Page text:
Always choose sunscreens that do not contain aforementioned vitamin A, which may be listed as retinol or retinylpalmitate, and be sure to avoid much contact with the sun when using any products that contain either. Petroleum oils and alcohols are also chemicals to avoid when choosing a sunscreen. This list probably seems long and you may find it difficult to find a brand name sunscreen that does not list at least one or two of these chemicals.

Spray-on sunscreens are also something to avoid when choosing the right sunscreen. In general, people do not use enough of the sunscreen to get protection. It is important that people apply them thick and rub them in, but most users are not doing this. They also may contain toxic fumes, so it is very important to avoid inhaling them when you spray.

Yet, this is easier said than done considering that the wind can blow the fumes directly into your face (and some people spray the sunscreens on their faces or their child’s face in order to get coverage in that area). Also, you must be particularly careful around flames because these spray sunscreens are very flammable which could mean big problems under certain circumstances, such as a 4th of July barbeque pit!

In an effort to avoid using harsh chemicals, many people opt for sunscreens that are made primarily from minerals such as titanium dioxide or zinc oxide. This seems like a wise option because most people associate the word “mineral” with natural. Yet, these sunscreens contain nanoparticles, particles that are very small which allow the sunscreen to rub into the skin rather than being chalky and laying on top of the skin. Nanoparticles are dangerous when inhaled and may cause problems if they are unstable. Mineral sunscreens have proven to be a better option than chemical laden sunscreens, but there is still some risk associated with them.

There are many studies that demonstrate the risk with conventional sunscreens yet many of these toxic sunscreens still reside on the shelves of retail stores.Some of the studies that demonstrate the dangers associated with sunscreen were done by the FDA. One example was a study done by coating lab animals with vitamin A and exposing them to sunlight. The test animals developed skin tumors and lesions at a higher rate than animals without the vitamin A.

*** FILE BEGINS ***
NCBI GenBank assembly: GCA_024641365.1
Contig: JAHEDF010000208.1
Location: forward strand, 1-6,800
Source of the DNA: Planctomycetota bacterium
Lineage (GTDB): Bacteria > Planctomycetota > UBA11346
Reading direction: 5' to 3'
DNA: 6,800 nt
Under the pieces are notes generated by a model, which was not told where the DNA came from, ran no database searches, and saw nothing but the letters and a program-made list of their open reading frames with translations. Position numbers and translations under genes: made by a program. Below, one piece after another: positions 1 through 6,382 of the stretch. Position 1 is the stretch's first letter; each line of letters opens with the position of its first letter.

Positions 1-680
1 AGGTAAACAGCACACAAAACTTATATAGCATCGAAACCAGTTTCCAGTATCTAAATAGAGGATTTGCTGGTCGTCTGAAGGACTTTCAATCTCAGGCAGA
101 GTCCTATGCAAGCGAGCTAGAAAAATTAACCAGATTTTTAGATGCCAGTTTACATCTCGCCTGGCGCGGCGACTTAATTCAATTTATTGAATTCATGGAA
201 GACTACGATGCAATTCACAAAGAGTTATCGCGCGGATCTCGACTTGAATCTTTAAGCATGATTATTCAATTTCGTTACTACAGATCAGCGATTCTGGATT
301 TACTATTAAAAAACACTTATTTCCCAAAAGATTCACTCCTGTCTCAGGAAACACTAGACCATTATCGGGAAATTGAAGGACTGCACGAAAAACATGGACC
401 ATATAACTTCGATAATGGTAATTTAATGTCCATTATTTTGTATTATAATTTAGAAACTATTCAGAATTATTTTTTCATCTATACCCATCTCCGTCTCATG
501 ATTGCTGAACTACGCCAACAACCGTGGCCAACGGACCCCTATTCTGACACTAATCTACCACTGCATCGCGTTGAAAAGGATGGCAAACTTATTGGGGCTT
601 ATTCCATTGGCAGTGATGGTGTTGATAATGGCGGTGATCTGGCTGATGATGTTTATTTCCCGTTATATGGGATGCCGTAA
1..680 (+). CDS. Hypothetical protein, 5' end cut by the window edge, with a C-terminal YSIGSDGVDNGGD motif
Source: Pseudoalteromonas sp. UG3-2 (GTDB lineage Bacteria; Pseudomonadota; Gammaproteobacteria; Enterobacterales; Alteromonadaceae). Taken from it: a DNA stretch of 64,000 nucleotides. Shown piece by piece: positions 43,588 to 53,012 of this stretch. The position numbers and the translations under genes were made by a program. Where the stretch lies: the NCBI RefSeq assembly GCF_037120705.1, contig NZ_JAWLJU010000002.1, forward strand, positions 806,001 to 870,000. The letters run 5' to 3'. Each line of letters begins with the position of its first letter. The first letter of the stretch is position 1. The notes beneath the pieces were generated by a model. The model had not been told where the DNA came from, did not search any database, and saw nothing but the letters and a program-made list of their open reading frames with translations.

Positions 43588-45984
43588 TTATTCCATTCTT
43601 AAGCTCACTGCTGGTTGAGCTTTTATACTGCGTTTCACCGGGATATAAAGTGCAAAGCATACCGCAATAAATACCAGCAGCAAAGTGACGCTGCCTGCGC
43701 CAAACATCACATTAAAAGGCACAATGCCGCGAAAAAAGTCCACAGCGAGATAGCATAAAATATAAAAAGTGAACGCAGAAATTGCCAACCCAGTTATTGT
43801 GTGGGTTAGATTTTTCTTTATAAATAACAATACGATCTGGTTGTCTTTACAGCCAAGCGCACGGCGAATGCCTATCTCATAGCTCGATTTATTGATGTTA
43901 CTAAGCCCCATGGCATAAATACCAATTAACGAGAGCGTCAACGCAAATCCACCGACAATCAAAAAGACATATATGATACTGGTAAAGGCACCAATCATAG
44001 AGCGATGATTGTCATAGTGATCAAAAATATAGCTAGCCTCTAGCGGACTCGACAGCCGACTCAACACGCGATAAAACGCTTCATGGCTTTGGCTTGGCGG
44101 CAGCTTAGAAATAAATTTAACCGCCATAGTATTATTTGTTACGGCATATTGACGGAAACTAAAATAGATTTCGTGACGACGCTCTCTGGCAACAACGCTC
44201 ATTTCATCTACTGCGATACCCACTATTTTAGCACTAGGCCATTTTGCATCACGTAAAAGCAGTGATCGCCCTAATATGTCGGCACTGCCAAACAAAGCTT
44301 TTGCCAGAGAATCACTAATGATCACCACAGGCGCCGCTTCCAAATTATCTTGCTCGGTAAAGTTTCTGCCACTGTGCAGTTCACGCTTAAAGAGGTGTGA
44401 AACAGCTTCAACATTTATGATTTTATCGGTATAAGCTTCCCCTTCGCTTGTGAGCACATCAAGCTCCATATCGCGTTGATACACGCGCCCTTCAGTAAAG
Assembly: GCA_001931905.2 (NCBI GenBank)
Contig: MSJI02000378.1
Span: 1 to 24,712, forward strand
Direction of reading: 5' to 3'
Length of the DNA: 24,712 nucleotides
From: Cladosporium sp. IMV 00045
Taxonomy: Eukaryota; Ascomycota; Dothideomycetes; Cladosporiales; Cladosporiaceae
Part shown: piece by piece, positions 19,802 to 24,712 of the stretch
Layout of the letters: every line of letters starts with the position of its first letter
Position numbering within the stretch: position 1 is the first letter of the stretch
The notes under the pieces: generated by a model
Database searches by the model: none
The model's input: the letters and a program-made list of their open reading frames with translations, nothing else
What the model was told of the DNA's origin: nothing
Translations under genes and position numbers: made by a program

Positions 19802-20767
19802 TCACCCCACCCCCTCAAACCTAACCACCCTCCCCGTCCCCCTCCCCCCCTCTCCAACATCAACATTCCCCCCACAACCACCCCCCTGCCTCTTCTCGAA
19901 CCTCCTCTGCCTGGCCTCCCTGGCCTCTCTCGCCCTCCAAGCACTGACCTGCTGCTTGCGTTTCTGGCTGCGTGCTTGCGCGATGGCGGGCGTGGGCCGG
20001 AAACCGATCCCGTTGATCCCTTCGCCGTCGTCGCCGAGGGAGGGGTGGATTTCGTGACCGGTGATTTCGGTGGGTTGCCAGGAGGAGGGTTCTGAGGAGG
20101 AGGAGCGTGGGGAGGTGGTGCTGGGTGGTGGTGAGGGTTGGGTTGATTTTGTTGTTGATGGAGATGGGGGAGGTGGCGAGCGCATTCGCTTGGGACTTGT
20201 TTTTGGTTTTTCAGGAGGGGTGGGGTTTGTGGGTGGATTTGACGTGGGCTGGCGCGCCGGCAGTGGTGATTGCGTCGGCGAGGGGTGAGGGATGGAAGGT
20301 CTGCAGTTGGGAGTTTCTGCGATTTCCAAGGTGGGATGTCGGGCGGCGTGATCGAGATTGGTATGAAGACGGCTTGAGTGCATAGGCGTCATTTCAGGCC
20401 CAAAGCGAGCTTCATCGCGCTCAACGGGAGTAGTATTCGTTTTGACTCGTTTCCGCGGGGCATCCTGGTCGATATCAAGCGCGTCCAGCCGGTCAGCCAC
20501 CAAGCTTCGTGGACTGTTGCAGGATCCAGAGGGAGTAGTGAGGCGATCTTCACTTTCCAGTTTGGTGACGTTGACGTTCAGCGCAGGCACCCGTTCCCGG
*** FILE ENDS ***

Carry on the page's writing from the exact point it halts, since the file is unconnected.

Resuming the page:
Many researchers are performing studies to find what sunscreen prevents and what it does not prevent. A study done in 2011 examining Australian citizens who spend a lot of time in the sun, showed that with a combination of SPF 15 sunscreen and wearing protective clothing these people reduced their risk of developing melanoma.

Yet there are many studies that show that sunscreen alone is not effective at preventing melanoma and while under the faulty protective veil of sunscreen, people often increase their risk by staying in the sun for longer periods of time. An abundance of research is done by the Environmental Working Group (EWG). This organization offers a tremendous amount of information regarding the toxicity of different sunscreens and concludes which sunscreens are the least toxic as well as which are most effective.

How to Choose a Good and Safe Sunscreen?

Navigating through the sunscreen aisle at Wal-Mart is likely to leave an informed consumer at a loss for something to purchase for adequate sun protection. This predicament is worsened because purchases are often made at the last minute typically when people are en route to an all-day event in the sun. This leaves consumers little room for choice and pressure to “just buy something.” If you want to make the best choice for your body, then purchasing sunscreen is something that should be done with careful thought and planning.

The EWG has a list that reveals the safest and most effective sunscreen brands, but many of these must be purchased at specialty stores or online. Badger, All Terrain, and California Baby are three brands that have a selection of products that are rated high for safety on Browse through this website to locate the product that meets your needs for cost, availability, and efficacy when choosing a sunscreen. After you have chosen the best sunscreen for you and your family, don’t forget to apply it to your lips, earlobes, and your feet because these areas can accrue a lot of sun damage even when the rest of the body is protected.

Sunscreen is not the only way to protect from sun damage and skin cancer that is caused by broad-spectrum rays. A very effective way to help mitigate sun exposure is to eat an antioxidant rich diet. Antioxidants protect the body from free radicals which, as previously mentioned, are created by UVA sun rays and are the cause of melanoma and other skin cancers. Blueberries are a great source of antioxidants, as well as many other fruits and green leafy vegetables. Taking the supplement astaxanthin, which contains fat-soluble carotenoids, helps to increase the natural sun resistance already present in skin cells.